(14.) Nakamura J, Yamada K, Mitsugi N, Saito T. A case of SAPHO syndrome with destructive spondylodiscitis suspicious of tuberculous spondylitis. Mod Rheumatol 2010; 20:93-7.

(15.) Massara A, Cavazzini PL, Trotta F. In SAPHO syndrome anti-TNF-alpha therapy may induce persistent amelioration of osteoarticular complaints, but may exacerbate cutaneous manifestations. Rheumatology (Oxford) 2006; 45:730-3.

(16.) Vilar-Alejo J, Dehesa L, de la Rosa-del Rey P, Novoa-Medina J, Valeron Almazan P, Santana Medina N, et al. SAPHO syndrome with unusual cutaneous manifestations treated successfully with etanercept. Acta Derm Venereol 2010; 90:531-2.

Sonia REKIK, Maroua SLOUMA, Hela SAHLI, Elhem CHEOUR, Mohamed ELLEUCH

Department of Rheumatology, La Rabta Hospital, Tunis, Tunisia

Received: February 05, 2015 Accepted: March 14, 2015 Published online: May 28, 2015

Correspondence: Maroua Slouma, MD. Department of Rheumatology, La Rabta Hospital, 1007 Tunis, Tunisia. Tel: +216 551 173 16 e-mail: maroua.slouma@gmail.com
Table 1. Reports of neurological deficit associated with SAPHO syndrome

Authors                 Sex     Age (years)           Signs

Deltombe et al. (10)    Male        74           Progressive limb
                                                weakness and road
                                              accident at low speed

Gedouin et al. (11)    Female       11        Progressive paralysis

Fujii et al. (12)       Male        63           Spastic gait and
                                                    paraplegia

Mulleman et al. (13)    Male        43           Right upper limb
                                                     paresis

Takigawa et al. (8)    Female       63             Progressive
                                                  quadriplegia:
                                              hypesthesia and muscle
                                              weakness spread under
                                                 C5 neural level.

                       Female       69         Persistent back pain
                                              and kyphotic deformity

Nakamura et al. (14)   Female       60          Persistent severe
                                              low-back and leg pain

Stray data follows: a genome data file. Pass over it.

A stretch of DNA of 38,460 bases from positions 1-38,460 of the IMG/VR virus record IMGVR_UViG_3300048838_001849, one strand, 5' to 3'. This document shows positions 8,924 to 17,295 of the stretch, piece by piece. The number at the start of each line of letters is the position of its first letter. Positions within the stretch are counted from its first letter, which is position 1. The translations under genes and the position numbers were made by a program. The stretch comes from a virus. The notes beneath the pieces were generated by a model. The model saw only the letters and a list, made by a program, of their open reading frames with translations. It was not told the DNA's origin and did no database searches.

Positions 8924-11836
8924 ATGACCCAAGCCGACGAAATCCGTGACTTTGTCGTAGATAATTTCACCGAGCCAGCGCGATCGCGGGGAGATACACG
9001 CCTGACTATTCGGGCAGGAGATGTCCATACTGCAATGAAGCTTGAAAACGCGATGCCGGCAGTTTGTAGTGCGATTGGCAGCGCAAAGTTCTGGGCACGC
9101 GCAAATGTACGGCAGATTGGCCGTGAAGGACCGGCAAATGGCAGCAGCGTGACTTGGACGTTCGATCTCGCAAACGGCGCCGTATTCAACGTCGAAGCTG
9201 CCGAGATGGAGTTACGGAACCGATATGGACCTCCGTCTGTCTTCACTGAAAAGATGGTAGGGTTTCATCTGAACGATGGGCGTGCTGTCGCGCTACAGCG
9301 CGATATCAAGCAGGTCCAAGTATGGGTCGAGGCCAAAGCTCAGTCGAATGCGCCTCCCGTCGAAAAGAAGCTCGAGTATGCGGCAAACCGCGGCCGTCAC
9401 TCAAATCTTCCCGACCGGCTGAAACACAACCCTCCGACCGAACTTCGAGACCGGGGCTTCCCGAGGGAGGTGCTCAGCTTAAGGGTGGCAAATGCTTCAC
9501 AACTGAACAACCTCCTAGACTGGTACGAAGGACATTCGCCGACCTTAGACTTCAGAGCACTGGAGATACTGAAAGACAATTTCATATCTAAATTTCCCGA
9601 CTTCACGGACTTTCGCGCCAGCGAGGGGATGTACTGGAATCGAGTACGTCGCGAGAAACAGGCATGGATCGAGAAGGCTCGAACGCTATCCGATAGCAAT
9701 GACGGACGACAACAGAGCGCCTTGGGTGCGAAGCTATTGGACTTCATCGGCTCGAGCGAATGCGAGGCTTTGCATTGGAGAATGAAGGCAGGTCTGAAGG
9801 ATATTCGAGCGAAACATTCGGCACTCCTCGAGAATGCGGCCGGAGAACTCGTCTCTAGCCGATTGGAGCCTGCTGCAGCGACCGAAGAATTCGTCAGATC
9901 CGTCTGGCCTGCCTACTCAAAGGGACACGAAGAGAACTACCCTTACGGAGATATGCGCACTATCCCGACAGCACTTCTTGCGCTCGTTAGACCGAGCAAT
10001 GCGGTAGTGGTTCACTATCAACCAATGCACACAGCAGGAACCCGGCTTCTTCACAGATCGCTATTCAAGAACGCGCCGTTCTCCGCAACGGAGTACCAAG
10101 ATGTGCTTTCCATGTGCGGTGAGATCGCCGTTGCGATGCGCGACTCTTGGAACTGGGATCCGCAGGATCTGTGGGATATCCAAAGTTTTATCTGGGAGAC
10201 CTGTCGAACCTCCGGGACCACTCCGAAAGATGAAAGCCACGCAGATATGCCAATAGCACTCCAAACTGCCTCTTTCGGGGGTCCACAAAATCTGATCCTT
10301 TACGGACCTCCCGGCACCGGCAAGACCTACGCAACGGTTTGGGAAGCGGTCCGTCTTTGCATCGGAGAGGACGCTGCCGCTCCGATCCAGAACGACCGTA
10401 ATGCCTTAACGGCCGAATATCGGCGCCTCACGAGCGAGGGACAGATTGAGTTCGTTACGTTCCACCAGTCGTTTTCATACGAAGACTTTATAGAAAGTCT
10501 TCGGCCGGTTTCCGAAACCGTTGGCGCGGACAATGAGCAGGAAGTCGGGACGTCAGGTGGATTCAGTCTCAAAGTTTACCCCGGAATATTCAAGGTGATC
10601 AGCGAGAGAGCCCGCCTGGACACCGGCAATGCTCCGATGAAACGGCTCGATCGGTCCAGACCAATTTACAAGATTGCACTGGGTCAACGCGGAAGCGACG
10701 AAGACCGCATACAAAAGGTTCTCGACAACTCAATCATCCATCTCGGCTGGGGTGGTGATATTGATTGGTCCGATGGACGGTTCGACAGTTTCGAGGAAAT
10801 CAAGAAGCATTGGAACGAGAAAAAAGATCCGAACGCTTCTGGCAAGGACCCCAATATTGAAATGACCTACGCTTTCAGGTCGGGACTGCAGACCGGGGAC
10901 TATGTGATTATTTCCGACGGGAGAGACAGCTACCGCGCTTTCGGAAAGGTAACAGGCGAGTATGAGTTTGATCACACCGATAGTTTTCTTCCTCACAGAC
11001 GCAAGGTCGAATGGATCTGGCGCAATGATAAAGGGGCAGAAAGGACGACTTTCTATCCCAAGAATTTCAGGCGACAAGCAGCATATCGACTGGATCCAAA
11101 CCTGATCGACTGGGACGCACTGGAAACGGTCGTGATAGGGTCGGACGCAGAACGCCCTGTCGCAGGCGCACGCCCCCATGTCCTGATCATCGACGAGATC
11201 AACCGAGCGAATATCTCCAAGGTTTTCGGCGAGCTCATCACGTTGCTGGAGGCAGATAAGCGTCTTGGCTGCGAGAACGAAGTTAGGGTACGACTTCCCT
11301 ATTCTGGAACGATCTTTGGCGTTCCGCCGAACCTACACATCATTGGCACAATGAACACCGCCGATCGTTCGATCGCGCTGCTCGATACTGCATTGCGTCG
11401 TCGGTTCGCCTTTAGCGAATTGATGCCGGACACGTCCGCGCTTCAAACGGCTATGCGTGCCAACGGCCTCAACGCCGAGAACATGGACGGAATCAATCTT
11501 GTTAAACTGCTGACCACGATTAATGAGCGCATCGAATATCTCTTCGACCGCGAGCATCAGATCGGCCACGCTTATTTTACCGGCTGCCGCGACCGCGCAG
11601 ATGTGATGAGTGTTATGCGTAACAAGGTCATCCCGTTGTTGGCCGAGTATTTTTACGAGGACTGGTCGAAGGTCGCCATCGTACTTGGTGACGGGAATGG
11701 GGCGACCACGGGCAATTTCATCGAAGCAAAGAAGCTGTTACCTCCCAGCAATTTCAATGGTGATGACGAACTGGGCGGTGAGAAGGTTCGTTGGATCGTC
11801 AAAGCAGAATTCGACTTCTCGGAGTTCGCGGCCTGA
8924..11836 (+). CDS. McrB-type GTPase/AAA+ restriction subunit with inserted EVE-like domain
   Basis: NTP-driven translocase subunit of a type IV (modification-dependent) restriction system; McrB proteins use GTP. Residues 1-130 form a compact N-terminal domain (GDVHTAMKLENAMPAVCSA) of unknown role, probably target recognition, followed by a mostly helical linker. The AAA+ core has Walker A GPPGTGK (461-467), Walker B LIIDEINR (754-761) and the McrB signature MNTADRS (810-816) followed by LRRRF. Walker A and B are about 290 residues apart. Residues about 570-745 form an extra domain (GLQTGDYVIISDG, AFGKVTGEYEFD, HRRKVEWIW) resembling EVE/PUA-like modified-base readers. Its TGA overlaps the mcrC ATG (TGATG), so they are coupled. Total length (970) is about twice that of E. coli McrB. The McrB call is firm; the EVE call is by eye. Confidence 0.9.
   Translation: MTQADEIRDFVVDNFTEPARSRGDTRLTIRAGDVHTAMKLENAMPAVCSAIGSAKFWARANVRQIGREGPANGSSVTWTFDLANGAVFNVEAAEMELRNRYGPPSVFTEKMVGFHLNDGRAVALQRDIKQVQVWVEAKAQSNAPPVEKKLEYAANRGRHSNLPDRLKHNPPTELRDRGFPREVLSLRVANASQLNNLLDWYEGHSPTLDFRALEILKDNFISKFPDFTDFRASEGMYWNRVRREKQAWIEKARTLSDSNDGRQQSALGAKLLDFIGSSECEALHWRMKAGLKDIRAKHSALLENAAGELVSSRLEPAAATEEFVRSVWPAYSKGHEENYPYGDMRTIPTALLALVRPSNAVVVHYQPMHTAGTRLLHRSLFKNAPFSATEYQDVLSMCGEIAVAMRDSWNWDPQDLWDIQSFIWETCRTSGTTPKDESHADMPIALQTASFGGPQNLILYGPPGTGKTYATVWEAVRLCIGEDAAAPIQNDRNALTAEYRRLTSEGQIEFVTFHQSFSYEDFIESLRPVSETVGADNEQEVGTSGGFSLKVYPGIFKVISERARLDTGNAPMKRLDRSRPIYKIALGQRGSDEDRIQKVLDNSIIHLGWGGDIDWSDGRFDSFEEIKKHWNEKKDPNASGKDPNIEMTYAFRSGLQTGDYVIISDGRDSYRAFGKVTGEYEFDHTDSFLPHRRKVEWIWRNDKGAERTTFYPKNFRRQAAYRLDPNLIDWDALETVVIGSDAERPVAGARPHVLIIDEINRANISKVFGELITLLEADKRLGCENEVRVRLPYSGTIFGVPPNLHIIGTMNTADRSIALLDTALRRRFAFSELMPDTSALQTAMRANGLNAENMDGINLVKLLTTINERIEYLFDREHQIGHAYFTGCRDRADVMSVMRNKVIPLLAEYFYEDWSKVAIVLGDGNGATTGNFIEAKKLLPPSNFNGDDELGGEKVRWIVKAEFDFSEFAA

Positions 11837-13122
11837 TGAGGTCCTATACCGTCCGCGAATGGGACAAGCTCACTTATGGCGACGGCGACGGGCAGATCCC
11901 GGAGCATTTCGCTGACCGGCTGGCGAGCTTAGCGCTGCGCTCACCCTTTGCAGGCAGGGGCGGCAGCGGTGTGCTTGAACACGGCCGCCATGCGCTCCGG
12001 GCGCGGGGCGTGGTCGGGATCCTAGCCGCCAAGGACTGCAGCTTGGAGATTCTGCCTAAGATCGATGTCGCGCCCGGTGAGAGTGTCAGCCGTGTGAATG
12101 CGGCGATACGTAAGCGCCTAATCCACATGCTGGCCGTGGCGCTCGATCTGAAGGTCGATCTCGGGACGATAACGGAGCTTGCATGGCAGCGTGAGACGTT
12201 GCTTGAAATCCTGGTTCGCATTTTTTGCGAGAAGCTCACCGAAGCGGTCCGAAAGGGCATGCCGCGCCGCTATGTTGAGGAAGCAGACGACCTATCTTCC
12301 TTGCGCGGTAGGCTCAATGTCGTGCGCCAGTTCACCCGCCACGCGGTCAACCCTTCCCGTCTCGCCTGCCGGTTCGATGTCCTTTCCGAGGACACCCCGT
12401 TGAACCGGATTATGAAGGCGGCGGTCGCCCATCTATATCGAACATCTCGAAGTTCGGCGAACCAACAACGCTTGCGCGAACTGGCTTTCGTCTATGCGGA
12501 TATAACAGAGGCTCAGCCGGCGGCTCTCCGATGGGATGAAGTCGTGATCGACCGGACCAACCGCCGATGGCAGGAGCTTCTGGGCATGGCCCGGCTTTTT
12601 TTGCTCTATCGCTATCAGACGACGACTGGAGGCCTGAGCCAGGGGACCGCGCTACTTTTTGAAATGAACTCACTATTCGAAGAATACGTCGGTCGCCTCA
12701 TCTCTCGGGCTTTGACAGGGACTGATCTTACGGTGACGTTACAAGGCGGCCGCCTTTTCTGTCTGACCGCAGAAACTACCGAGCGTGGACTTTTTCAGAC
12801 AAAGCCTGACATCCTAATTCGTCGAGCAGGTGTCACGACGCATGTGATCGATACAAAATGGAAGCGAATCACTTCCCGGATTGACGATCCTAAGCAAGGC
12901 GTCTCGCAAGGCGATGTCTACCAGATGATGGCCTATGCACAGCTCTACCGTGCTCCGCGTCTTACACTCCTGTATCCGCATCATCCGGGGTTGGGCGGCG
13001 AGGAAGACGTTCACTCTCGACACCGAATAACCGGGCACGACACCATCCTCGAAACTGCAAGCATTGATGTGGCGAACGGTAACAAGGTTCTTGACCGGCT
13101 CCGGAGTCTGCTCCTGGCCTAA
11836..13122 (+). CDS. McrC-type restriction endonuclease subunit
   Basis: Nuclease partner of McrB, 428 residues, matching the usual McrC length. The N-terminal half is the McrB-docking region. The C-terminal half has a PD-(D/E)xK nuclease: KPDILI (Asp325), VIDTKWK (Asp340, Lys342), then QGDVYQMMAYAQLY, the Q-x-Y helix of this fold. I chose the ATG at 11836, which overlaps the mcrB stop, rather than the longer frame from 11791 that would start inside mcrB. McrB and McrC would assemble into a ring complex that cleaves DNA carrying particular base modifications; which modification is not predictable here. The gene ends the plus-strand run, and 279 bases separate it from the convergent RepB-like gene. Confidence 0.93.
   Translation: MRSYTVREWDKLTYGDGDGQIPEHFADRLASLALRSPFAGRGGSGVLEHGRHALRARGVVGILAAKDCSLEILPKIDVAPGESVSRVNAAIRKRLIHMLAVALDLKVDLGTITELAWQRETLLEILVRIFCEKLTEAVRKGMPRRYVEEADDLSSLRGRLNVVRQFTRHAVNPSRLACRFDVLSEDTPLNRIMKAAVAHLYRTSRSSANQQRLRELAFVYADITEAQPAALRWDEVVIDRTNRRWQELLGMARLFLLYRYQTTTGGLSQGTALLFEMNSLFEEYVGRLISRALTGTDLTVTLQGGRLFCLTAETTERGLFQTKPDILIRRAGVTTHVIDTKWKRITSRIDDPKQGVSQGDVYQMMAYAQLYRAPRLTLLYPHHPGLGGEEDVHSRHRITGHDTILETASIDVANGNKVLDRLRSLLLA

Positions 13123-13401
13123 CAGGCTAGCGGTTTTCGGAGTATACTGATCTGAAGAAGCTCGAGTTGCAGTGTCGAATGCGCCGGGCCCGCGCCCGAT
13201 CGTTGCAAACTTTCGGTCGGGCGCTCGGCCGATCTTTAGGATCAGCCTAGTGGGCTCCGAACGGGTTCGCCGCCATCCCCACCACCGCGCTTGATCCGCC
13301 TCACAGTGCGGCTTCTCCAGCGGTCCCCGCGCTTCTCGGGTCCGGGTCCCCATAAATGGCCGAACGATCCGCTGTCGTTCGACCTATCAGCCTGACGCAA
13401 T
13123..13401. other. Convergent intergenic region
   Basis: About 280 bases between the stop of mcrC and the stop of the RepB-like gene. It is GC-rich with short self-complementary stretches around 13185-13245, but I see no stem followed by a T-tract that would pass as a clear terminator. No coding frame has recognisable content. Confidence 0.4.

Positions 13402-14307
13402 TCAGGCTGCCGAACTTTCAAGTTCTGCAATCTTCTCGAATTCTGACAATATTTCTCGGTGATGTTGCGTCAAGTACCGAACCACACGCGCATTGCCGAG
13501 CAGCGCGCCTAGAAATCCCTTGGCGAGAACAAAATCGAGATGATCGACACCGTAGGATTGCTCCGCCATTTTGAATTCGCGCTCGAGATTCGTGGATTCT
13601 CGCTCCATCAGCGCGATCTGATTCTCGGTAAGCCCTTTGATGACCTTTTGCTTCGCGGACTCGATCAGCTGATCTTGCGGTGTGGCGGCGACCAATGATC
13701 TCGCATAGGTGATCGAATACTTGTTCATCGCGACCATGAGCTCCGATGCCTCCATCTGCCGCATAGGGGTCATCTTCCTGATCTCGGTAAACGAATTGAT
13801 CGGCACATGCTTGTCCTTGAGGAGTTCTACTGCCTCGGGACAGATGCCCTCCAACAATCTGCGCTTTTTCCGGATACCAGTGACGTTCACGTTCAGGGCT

Right-sided L5 level
                                              numbness, hypoesthesia
                                               and muscle weakness

Authors                       Mechanism

Deltombe et al. (10)       Ankylosed spine
                        disclosed by cervical
                         spinal cord injury

Gedouin et al. (11)      Compression of the
                        cervical spinal cord

Fujii et al. (12)       Compression of spinal
                        cord on Ts, T9 level
                       and thoracic kyphosis.

Mulleman et al. (13)     Ossification of the
                       posterior longitudinal
                           ligament of the
                           cervical spine

Takigawa et al. (8)     Severe compression of
                        the spinal cord: C4-7
                         vertebrae kyphotic
                              deformity

                         Compression of the
                       spinal cord: T7, s, and
                           T9 and kyphotic
                              deformity

Nakamura et al. (14)         Destructive
                       spondylodiscitis L4-L5

Authors                       Treatment

Deltombe et al. (10)   Conservative treatment:
                         orthosis, cervical
                         immobilization and
                           rehabilitation

Gedouin et al. (11)

Fujii et al. (12)          Circumferential
                          decompression and
                             fusion with
                          instrumentation.

Mulleman et al. (13)

Takigawa et al. (8)    Decompression of spinal
                       cord using the anterior
                       approach. Discectomy on
                        C3-4, C4-5, C5-6, and
                       C6-7, and spondylectomy
                         on C4, C5, and C6.
                       Resection of the median
                           parts of these
                             vertebrae.

                       Anterior approach with
                         thoracic endoscope

Nakamura et al. (14)   Reconstructive surgery
                         of the lumbar spine

Authors                       Evolution

Deltombe et al. (10)    Progressive clinical
                            improvement.
                          Stabilization of
                          cervical kyphosis

Gedouin et al. (11)

Fujii et al. (12)          Improvement of
                             paraplegia

Mulleman et al. (13)

Takigawa et al. (8)      Decrease of sensory
                             disturbance

                       Absence of progression
                       of kyphotic deformity.
                         Improvement of back
                                pain

Nakamura et al. (14)    Clinical improvement
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Title Annotation:CASE REPORT
Author:Rekik, Sonia; Slouma, Maroua; Sahli, Hela; Cheour, Elhem; Elleuch, Mohamed
Publication:Turkish Journal of Rheumatology
Date:Sep 1, 2015
Words:1980